Have you tried reading the very first page? The distances are going to be the same as on a globe. Because beginning at the surface of the Earth and extending outwards, it's the same model. This is a globe still, expressed with a coordinate transformation. It still preserves the same distances and angles we experience every day. Because beginning at the surface of the Earth and extending outwards, it's the same model.

I suspect there's a pesky singularity if you go below the surface far enough, though ;)
« Last Edit: February 16, 2022, 08:17:34 PM by Clyde Frog »

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Offline Tumeni

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Re: Found a fully working flat earth model?
« Reply #190 on: February 16, 2022, 07:14:52 PM »
I very seldomly see people calculating distances using globes. Most people just use coordinates and maths.

I would suggest that the vast majority of physical measurements of our Earth were made before you and I were born (or at least when we were very young).

The generally-accepted first instance of someone in modern times calculating the circumference of Earth was Norwood in the 1600s.

Ordnance Survey started their mapping of the UK in the 1700s, and completed their "retriangulation of Britain" by 1962, when I were just a lad.

If you don't "see" them, perhaps that's because their work was done in the past. 
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Offline troolon

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Re: Found a fully working flat earth model?
« Reply #191 on: February 16, 2022, 07:23:23 PM »
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What is meant is the intrinsic curvature of the space, meaning it is independent of the choice of coordinates. There are clever methods of determining whether and to what extend your space deviates from flat euclidean space, namely Gaussian curvature, and, more importantly, the Riemann tensor.
You are correct that transforming from Cartesian to Geo graphic coordinates doesn’t change the intrinsic curvature, but just drawing latitude on a straight axis doesn’t change it either. 
Would have loved if you told me that before all the hours or trying to understand differential geometry ;)
Actually i learned something new... thanks.

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The problem comes when you try and “flatten” the sphere...without any distortion.
At what point have i tried to "flatten" the sphere?

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You keep contradicting yourself by stating that your model has intrinsic curvature and also stating that we can’t know the shape of the earth.  The very definition of intrinsic curvature is that “the inhabitants” can know.  So which is it?  Does your model have intrinsic curvature or is it impossible to know the shape of the earth?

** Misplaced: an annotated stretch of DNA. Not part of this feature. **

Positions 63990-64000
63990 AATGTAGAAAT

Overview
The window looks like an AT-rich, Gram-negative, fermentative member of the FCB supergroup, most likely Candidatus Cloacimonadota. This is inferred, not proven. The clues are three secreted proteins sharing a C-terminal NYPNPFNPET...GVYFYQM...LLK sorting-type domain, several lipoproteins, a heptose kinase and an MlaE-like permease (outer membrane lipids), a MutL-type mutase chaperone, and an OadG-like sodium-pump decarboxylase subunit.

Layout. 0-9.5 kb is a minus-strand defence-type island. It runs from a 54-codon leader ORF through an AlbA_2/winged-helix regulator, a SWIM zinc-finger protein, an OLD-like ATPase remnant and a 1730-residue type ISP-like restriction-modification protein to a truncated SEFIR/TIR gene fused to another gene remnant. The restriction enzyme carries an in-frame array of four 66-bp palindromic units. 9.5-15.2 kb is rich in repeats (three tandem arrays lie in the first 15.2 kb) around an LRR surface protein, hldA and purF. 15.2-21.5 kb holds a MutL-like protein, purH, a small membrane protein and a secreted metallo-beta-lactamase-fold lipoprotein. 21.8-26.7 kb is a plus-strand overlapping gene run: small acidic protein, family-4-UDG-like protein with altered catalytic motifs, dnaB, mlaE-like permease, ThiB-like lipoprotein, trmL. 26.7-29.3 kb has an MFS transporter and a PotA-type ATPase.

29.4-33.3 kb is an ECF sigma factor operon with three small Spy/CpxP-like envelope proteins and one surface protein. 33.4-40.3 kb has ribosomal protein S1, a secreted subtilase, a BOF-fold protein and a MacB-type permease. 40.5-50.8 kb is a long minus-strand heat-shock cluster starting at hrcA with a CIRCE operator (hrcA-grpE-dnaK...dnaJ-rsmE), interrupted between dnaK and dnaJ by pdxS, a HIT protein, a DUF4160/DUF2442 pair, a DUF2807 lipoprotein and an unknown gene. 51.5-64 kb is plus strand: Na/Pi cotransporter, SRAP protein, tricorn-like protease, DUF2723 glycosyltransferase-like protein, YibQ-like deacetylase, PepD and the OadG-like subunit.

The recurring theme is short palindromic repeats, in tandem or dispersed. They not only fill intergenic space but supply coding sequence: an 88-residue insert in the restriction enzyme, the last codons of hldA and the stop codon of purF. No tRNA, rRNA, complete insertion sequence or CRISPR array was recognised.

The model has intrinsic curvature but noone says an orthonormal axis is the only way it can be viewed.
There are infinitely many more representations, and the only way to truly know the correct axis, if it even exists, is to look at the universe from the outside.
I think it all depends on how i want to look at reality.
I can see a ship disappearing over the horizon keel first and see it as evidence of curvature of the globe, or i can think of it as a flat earth with light curving upwards.
Neither is wrong, they're just different views on the same reality.

Personally I think people are way too attached to a preferred shape.

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Offline WTF_Seriously

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Re: Found a fully working flat earth model?
« Reply #192 on: February 16, 2022, 07:44:09 PM »
I'm not calculating anything.  I'm looking at your picture.  When you look at the disc, straight line path from Syndney to Santiago goes right past LA and continues for a significant distance.  It's a simple observation.  No math involved.
My axis are the equator (circular) and the Greenwich greatcircle. What 'straight' path are you taking?
Straight is only defined the way you think it is in an orthonormal basis.
This drawing is in celestial coordinates (lat, lon, distances). Please don't treat it as (x,y,z) cartesian coords because that will indeed break everything.

Sorry, straight line path was not the best description for a globe model for 'straight line path' is actually an arc along the surface.

Not treating it as any coordinates.  Treating it as simply distance between two points.  Distance can be measured and distances must equate if the two models are indeed similar.

In the RE model we can call distance 'Rounds'  In yours we can call them 'Troolons'.  Regardless the coordinate system, the distance from A to B is X and the distance from A to C is Y. The value of Rounds and Troolons need not equate but the distance in both models must still be the same.  In addition, there must be a conversion factor that is constant between the two models for converting one distance to another.